|Shape & Size||Normal|
|Elemental & Energy Traits||None|
|Magic Trait||Enhanced (arcane)|
Faerie goes by many names in many cultures. It has many portals to the material world, called trods, which take many forms - ancient monoliths, circles of mushrooms, strange caves with glowing fungi - and which can be used by the Fair Folk and those who follow them or are invited by them. Physically, it usually resembles the Prime Plane on the other side of the closest trod, though everything seems to be on a grander scale and either more beautiful and more terrifying. The plane seems to evoke the youth of the world, when everything was grander and fresher and more imposing, and most visitors cannot avoid a strong feeling of nostalgia for times long past. Buildings created by the locals likewise seem to be more impressive than their material world counterparts, though they are usually several centuries out of style. Scholars suspect that the reason for this is that neither the Fair Folk nor Faerie itself can truly create something new. Instead they must ape other worlds and other planes, and likewise their customs reflect those they have observed on other worlds. Mortals who attract their attention should beware, for they are capricious and likely to involve them in games and intrigues that often have dangerous consequences without explaining them the rules. Sometimes, communities with material plane equivalents have their own, unique name (which often resembles a more archaic name of its equivalent), but often the locals use exactly the same name for both locations. Scholars usually add the word "Luminous" to the locale name to distinguish from the "real" place, although many people use the word "Bright" instead. While it is said that Faerie mirrors the Material Plane, this is only part of the truth, for geography and distance have different meanings here. As a way of comparison, try to recall a lengthy journey you have undertaken. Unless your memory is perfect, you will likely not recall the entire journey at once, but a series of "highlights" you have visited or passed by.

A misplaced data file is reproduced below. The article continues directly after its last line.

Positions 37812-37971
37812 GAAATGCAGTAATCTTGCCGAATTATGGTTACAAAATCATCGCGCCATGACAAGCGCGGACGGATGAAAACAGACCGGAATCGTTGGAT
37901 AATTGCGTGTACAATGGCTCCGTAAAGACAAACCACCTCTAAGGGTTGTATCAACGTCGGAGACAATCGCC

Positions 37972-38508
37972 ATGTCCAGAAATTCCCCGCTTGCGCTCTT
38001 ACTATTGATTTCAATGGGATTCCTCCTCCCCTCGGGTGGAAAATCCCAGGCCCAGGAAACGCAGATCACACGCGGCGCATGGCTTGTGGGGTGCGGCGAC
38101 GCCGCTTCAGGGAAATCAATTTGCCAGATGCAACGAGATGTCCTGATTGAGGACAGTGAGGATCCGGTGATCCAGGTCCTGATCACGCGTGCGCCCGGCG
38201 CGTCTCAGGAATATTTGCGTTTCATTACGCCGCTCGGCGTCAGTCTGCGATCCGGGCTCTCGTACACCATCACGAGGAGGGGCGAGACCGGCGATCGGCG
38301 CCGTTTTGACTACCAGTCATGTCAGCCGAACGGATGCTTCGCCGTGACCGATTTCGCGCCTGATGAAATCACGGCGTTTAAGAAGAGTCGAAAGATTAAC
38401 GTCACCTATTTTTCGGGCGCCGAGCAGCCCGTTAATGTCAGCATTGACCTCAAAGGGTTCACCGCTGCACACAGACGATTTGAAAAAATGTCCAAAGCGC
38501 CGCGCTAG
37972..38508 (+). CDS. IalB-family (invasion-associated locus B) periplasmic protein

In Faerie, those "highlights" are the whole of the journey. Each locale in Faerie seems to have a limited sense of awareness and a craving for recognition, so when the plane senses the intent of a traveler to reach a certain destination, the places who might be in his path compete with each other to be the way stations on his path. The "losers" in this competition just don't appear at all, and the whole journey is thus experienced as a series of scenes where one location blends seamlessly into the next, no matter how much distance and geography might be between them. As each location craves recognition, travelers need to overcome some sort of challenge to proceed - a fight, a riddle, a physical obstacle, or some sort of interaction with the locals. Only when they overcome this challenge does the locale let them go, satisfied that they have recognized its presence and strengthening it in the process. If they fail or attempt to circumvent the challenge, they will be unable to move on, moving in circles and staying for very long times as the place feeds on their frustration. Skilled and canny travelers may be able to complete a journey that would take weeks in the Prime in a matter of days or hours. Unskilled travelers might take months or even years as they are trapped in the places before their destination.